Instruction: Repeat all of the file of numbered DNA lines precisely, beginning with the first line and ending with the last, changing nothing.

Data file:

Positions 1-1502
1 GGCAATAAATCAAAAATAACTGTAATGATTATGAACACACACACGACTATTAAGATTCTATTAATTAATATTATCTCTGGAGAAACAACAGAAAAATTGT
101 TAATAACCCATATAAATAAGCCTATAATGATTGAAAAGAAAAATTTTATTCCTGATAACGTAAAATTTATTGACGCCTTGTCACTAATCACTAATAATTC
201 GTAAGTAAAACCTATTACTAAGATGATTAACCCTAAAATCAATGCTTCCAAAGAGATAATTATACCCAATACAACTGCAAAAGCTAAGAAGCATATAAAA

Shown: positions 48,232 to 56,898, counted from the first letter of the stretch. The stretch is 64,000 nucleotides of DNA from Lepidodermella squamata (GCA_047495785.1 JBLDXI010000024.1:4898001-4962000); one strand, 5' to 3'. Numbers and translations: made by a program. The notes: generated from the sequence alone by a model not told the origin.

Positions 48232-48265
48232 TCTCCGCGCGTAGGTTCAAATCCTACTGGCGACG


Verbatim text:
Positions 1-1502
1 GGCAATAAATCAAAAATAACTGTAATGATTATGAACACACACACGACTATTAAGATTCTATTAATTAATATTATCTCTGGAGAAACAACAGAAAAATTGT
101 TAATAACCCATATAAATAAGCCTATAATGATTGAAAAGAAAAATTTTATTCCTGATAACGTAAAATTTATTGACGCCTTGTCACTAATCACTAATAATTC
201 GTAAGTAAAACCTATTACTAAGATGATTAACCCTAAAATCAATGCTTCCAAAGAGATAATTATACCCAATACAACTGCAAAAGCTAAGAAGCATATAAAA

Shown: positions 48,232 to 56,898, counted from the first letter of the stretch. The stretch is 64,000 nucleotides of DNA from Lepidodermella squamata (GCA_047495785.1 JBLDXI010000024.1:4898001-4962000); one strand, 5' to 3'. Numbers and translations: made by a program. The notes: generated from the sequence alone by a model not told the origin.

Positions 48232-48265
48232 TCTCCGCGCGTAGGTTCAAATCCTACTGGCGACG